Again the images on the member are read out and observed to comprise a dark circle and a dark square on a light background.

EXAMPLE LXXVI

The imaged member of Example LXXV is subjected to the described erasure procedure and then exposed through a transparent mask having an imagewise opaque pattern of a triangle thereon, out of registry with the circle and square.

Upon reading the images out, it is observed that only the dark circle and triangle are visible. The square no longer exists as a viewable image and the circle is permanently impressed into the member.

It will be understood that various changes in the details, materials, steps and arrangement of elements which have been described herein and illustrated in order to explain the nature of the invention will occur to and may be made by those skilled in the art upon reading of this disclosure and such modifications are intended to be included within the principle of the invention and the scope of the claims.

For instance, the examples and other portions of the specification refer to and illustrate positive-to-positive imaging which should not be taken as a limitation. As disclosed in the above-noted Sheridon patent, positive-to-negative imaging may easily be accomplished with a small change in the Schlieren read out optics.

Though not specifically delineated, it should also be realized that more than one permanent image may be impressed upon the imaging member and the different images may be associated with different layers of interfaces.

Although specific components proportions and process steps have been stated in the above description of the preferred embodiments of the invention, other suitable materials, proportions and process steps, as listed herein, may be used with satisfactory results and varying degrees of quality. In addition, other materials which exist presently or may be discovered may be added to materials used herein to synergize, enhance or otherwise modify their properties.

Patent Citations
Cited PatentFiling datePublication dateApplicantTitle
US3716359 *Dec 28, 1970Feb 13, 1973Xerox CorpCyclic recording system by the use of an elastomer in an electric field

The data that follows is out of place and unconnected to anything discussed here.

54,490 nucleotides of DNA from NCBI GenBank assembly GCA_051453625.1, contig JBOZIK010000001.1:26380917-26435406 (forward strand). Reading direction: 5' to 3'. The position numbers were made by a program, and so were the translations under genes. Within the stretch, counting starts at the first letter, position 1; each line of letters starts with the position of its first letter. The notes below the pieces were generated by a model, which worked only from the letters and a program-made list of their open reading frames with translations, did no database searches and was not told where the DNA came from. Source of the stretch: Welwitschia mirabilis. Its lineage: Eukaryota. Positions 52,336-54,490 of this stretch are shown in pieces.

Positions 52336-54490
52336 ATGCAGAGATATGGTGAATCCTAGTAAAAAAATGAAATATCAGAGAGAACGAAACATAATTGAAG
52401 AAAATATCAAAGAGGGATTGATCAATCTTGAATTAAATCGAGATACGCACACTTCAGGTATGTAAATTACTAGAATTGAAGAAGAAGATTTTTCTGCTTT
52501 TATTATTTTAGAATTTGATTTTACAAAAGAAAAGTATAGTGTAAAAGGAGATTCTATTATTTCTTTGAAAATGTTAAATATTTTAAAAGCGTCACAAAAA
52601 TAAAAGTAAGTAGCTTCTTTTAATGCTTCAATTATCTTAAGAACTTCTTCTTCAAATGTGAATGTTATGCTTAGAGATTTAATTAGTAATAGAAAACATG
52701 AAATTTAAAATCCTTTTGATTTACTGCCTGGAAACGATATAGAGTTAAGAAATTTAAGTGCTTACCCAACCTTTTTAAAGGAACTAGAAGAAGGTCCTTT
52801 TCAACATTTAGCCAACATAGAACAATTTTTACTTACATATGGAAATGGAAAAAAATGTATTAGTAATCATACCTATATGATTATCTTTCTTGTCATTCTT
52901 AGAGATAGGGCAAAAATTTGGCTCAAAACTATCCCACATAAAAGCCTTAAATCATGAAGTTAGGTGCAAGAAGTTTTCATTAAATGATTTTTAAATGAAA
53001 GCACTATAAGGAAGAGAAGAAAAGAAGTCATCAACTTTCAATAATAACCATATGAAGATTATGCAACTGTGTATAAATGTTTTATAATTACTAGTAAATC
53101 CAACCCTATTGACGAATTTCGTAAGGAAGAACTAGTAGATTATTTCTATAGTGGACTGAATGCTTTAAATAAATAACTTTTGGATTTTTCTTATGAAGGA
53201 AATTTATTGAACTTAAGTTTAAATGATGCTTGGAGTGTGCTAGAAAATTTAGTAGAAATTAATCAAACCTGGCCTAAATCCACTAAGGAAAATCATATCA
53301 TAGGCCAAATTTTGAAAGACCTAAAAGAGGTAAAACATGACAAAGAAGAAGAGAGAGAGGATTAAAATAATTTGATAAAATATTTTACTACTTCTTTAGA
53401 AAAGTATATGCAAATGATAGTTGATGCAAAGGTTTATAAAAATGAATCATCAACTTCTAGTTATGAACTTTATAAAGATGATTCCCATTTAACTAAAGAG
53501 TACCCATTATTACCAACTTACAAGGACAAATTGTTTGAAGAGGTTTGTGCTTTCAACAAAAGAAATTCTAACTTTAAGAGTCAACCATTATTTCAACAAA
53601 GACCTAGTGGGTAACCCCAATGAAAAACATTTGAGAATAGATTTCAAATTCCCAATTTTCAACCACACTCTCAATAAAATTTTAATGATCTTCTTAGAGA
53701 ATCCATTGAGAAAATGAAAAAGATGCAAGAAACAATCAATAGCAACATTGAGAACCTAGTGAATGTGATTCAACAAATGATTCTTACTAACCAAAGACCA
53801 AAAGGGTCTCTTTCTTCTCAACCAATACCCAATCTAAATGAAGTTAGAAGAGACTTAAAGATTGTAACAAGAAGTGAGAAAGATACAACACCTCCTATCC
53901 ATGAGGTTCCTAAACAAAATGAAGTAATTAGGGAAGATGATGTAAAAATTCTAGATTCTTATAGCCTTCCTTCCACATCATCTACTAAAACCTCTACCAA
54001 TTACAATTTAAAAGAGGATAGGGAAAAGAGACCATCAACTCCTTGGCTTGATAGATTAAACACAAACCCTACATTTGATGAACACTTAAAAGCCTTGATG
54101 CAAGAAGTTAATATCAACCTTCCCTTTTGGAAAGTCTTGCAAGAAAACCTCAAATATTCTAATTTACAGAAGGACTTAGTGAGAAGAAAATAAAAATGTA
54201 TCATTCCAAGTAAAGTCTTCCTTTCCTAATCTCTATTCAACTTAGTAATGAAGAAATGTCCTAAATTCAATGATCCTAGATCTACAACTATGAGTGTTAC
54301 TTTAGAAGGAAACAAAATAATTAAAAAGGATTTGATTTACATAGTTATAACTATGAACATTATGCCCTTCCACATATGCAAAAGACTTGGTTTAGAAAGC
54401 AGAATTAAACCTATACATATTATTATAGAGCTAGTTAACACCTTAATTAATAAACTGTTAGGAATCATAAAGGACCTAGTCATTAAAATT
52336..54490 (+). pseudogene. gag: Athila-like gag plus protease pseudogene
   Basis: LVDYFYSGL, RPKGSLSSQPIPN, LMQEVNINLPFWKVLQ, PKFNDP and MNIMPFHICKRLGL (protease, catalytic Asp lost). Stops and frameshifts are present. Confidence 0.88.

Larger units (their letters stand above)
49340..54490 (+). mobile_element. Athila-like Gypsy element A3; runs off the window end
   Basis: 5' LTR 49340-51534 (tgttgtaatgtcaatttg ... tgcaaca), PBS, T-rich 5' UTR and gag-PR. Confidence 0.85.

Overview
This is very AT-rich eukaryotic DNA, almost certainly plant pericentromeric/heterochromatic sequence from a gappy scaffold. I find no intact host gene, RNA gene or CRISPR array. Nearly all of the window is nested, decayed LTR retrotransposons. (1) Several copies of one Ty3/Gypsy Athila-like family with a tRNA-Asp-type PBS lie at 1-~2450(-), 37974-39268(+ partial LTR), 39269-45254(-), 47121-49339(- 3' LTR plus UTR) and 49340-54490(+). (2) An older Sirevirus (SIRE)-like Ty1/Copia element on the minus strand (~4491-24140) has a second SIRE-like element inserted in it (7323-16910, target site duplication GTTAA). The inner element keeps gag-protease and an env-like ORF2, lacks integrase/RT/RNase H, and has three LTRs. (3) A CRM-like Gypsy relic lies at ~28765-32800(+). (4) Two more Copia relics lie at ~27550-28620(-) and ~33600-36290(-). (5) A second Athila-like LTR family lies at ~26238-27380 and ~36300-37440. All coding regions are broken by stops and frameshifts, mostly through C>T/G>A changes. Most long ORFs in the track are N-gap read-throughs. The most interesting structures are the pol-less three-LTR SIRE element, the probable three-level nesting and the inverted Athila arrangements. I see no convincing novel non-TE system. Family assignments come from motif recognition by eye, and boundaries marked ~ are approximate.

Referenced by
Citing PatentFiling datePublication dateApplicantTitle
US4051463 *Jan 21, 1976Sep 27, 1977Xerox CorporationMethod and apparatus for inverting the polarity of an input image formed on a surface of an image recording device
US4063222 *Jan 21, 1976Dec 13, 1977Xerox CorporationSelective erasure of image recording devices
US4109316 *Jan 21, 1976Aug 22, 1978Xerox CorporationMethod and apparatus for inverting the polarity of an input image formed on a surface of an image recording device
US4397930 *Oct 17, 1980Aug 9, 1983U.S. Philips CorporationRecord carrier for deformation images
US4414316 *Sep 5, 1980Nov 8, 1983Rexham CorporationComposite lenticular screen sheet
US4675699 *Jan 15, 1986Jun 23, 1987Canon Kabushiki KaishaImage-recording apparatus
US4712907 *Nov 1, 1985Dec 15, 1987Xerox CorporationSequencing means for photocopying processes
US4727255 *Jun 3, 1986Feb 23, 1988Hughes Aircraft CompanySilicone dielectric gel cryogenic detector interface
US4900136 *Oct 28, 1988Feb 13, 1990North American Philips CorporationMethod of metallizing silica-containing gel and solid state light modulator incorporating the metallized gel
US4959257 *Jul 12, 1988Sep 25, 1990Lucas Industries Public Limited CompanyTransparencies
US4960660 *Mar 31, 1989Oct 2, 1990E. I. Du Pont De Nemours And CompanyRadiation exposure, stripping cover sheet, lamination, peeling temporary surface, charging, developing
US5074597 *Aug 28, 1990Dec 24, 1991The Lehigh Press, Inc.Computerized method of generating film masters for embossing and printing color images
US5330799 *Sep 15, 1992Jul 19, 1994The Phscologram Venture, Inc.Making autostereograms by wrapping flexible sheet with printed stereographic image around transparent cylinder with relief pattern of array of inverse lenticules, alignment, impressing lenticule array on thermosetting polymer, ultraviolet curing
US5519794 *Apr 1, 1994May 21, 1996Rotaventure L.L.C.Computer-generated autostereography method and apparatus
US5554432 *Mar 2, 1994Sep 10, 1996The Phscologram Venture, Inc.Press polymerization of lenticular images
US6304364Jun 11, 1997Oct 16, 2001President & Fellows Of Harvard CollegeElastomeric light valves
US6700598Apr 25, 2001Mar 2, 2004Cortron CorporationDigital imaging system employing non-coherent light source